Some critics of giant social media sites say that these platforms have effectively become the digital public square and that free speech on there, at least in the US, is protected by the First Amendment of the country's Constitution.
And now, Reddit's CTO seems like he might…agree?
In any case, what he is saying leads to the conclusion that this particular social network is more than “the public square” – in fact, according to Chris Slow, it's a whole “city.”
A video showing Slow make these utterances was posted on the subreddit r/WatchRedditDie – dedicated to observing and documenting what the community says is the site's abandonment of free speech and decline into censorship.
It's clear from the clip that Slow speaks in the context of revealing that Reddit is still struggling with its own positioning in the industry and its identity as a social network, with the question of how to describe itself still hanging over its head.
But now, he says, the one definition the company has been settling on recently has been that of – a city.
“It's a giant city that has neighborhoods, and neighborhoods all have their flavor, and as a city it's gonna have all aspects of a city, it's going to have every aspect of humanity present, and so you're going to see the good and the bad, the point of a city is you do get to see the good and the bad, everything is out in the open, nothing is hidden.”
It's unclear how, if at all, the First Amendment would apply to this “giant city” – but some commenters quickly called Slow out for what looks like blatant hypocrisy, given the multitude of hidden and quarantined subreddits (as Reddit prefers to call its communities once it punishes them in these ways.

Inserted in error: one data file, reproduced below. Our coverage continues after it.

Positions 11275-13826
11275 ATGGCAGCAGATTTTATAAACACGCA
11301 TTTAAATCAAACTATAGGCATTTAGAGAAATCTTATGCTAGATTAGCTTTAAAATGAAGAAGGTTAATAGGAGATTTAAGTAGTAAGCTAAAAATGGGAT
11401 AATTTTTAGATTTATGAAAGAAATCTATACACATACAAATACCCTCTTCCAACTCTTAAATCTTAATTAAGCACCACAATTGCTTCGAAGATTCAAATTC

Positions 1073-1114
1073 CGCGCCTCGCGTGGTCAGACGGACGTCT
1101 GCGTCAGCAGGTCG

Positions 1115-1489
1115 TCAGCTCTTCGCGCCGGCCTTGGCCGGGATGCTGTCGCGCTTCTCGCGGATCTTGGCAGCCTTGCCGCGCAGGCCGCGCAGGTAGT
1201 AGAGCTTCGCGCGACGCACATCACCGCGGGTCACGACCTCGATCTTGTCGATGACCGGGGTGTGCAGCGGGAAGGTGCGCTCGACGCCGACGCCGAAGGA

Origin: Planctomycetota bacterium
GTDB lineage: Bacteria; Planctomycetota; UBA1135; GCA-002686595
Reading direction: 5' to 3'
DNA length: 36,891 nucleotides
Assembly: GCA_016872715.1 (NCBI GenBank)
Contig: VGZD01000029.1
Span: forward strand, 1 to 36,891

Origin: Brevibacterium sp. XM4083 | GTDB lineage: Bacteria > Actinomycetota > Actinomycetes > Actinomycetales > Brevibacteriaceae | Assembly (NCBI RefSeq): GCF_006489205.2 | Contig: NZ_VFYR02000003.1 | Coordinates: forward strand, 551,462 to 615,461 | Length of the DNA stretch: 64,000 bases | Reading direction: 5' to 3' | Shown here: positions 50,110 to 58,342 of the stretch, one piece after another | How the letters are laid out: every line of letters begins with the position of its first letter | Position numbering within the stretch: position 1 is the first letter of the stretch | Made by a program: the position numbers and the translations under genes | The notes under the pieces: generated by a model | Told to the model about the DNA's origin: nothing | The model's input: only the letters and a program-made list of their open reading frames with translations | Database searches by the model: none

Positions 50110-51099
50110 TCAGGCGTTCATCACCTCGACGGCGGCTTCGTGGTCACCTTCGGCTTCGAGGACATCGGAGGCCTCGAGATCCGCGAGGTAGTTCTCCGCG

Others thought that if the “city” metaphor stands, it must be a pretty nasty city, all things considered.
As for the “recency” of the idea, there's a 7-year-old post by then Reddit CEO, who wrote at the time that he viewed the company as “a city-state.”
According to Yishan Wong, such a designation stood in contrast to greedy businesses who only want to make money at the expense of exploited and manipulated customers.
Reddit is these days earnestly attempting to “clean up” its platform to make it palatable to advertisers all for the sake of more money – so there goes any “contrast” with those other businesses.
And the “city-state” probably has its own laws, but they don't seem overly concerned with free speech, as subreddits and users continue to be routinely banned and censored.